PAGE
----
New MRI scan helps treatment of blood cancer

A new kind of whole-body diffusion-weighted MRI scan can help doctors better treat myeloma--one of the more common forms of blood cancer--according to a study in Radiology.

According to the researchers from the Institute of Cancer Research in Sutton, Surrey, England, the new scan also will help reduce the reliance on bone marrow biopsies, which can be painful and often don't show how far the disease has spread.

For the study, the researcher scanned 26 patients before and after their cancer treatments. In 86 percent of cases, physicians could identify those patients who responded to treatment. Additionally, they could identify those patients who weren't responding to treatment 80 percent of the time.

The new scan was able to identify cancer in almost all bones in the body, with the exception of incidents in which dental implants and filling made MRI imaging more difficult.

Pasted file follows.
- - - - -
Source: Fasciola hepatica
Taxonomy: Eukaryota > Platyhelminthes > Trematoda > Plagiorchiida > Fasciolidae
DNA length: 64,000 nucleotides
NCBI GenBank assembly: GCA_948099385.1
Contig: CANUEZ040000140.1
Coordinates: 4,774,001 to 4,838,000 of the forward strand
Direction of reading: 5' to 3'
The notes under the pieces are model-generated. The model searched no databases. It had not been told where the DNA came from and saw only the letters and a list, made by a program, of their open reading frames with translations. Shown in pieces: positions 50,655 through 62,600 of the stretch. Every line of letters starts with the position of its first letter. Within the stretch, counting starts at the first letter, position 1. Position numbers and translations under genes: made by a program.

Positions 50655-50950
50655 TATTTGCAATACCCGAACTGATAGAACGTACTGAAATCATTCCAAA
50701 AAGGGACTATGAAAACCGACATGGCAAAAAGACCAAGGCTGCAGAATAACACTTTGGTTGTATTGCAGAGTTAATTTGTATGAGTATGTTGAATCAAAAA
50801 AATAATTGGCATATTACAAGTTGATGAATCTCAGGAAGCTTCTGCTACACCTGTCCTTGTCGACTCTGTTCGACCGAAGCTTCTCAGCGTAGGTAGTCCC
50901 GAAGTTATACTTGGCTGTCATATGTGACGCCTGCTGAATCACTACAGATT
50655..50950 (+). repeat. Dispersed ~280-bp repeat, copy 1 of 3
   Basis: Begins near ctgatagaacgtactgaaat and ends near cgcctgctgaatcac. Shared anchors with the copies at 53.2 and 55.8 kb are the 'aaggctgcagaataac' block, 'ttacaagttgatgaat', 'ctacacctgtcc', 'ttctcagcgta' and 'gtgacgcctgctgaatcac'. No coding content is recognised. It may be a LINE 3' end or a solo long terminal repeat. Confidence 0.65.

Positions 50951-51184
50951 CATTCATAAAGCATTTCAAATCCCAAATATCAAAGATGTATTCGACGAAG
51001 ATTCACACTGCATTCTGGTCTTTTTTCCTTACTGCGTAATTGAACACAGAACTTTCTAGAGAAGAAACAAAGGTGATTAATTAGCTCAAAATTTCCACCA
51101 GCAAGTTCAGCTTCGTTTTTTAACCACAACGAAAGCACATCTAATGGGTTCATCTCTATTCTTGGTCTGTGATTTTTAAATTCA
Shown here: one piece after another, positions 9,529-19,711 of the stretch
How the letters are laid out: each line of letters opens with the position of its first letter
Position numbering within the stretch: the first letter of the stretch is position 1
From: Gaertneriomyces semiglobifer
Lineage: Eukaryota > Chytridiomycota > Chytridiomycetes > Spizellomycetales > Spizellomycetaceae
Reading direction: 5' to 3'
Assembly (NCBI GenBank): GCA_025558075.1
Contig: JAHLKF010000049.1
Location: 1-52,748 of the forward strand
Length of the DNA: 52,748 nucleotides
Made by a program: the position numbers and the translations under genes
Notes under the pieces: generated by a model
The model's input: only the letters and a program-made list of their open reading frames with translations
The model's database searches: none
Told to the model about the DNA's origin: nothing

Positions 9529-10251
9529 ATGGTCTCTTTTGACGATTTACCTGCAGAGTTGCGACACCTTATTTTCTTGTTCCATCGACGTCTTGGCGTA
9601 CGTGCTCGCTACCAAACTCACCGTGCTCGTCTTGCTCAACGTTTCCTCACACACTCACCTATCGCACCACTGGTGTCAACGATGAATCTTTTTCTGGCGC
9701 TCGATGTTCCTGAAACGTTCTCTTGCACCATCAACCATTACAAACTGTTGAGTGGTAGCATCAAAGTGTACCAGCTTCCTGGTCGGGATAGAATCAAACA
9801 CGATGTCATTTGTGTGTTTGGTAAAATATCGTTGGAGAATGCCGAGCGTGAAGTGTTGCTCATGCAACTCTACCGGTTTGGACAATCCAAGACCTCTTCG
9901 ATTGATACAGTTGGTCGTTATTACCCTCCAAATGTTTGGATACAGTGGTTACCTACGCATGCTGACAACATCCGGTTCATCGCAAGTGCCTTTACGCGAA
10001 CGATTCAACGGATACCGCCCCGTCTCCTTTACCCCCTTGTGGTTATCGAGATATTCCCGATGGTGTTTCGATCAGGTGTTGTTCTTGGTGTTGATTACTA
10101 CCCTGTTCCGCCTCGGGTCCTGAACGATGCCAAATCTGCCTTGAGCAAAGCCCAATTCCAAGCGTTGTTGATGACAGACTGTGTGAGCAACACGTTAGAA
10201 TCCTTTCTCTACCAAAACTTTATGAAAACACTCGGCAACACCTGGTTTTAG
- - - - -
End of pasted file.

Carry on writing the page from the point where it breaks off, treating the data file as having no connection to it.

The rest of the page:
"This is the first time we've been able to obtain information from all the bones in the entire body for myeloma in one scan without having to rely on individual bone X-rays," study co-author Nandita deSouza, M.D., a professor of translational imaging at the Institute of Cancer Research, said in an announcement. "It enables us to measure the involvement of individual bones and follow their response to treatment. The results can be visualized immediately; we can look on the screen and see straight away where the cancer is and measure how severe it is.

DeSouza said that the scan is better than blood tests and "uncomfortable biopsies," which don't reveal the extent or severity of the disease.

Study co-author, Faith Davies, M.D., added that the next step will be to refine the technology through increased testing. 

"This is a small study," she said. "In the future we hope this new tool will help doctors extend the life of more myeloma patients."

To learn more:
- read the study in Radiology
- see the announcement from the Institute of Cancer Research

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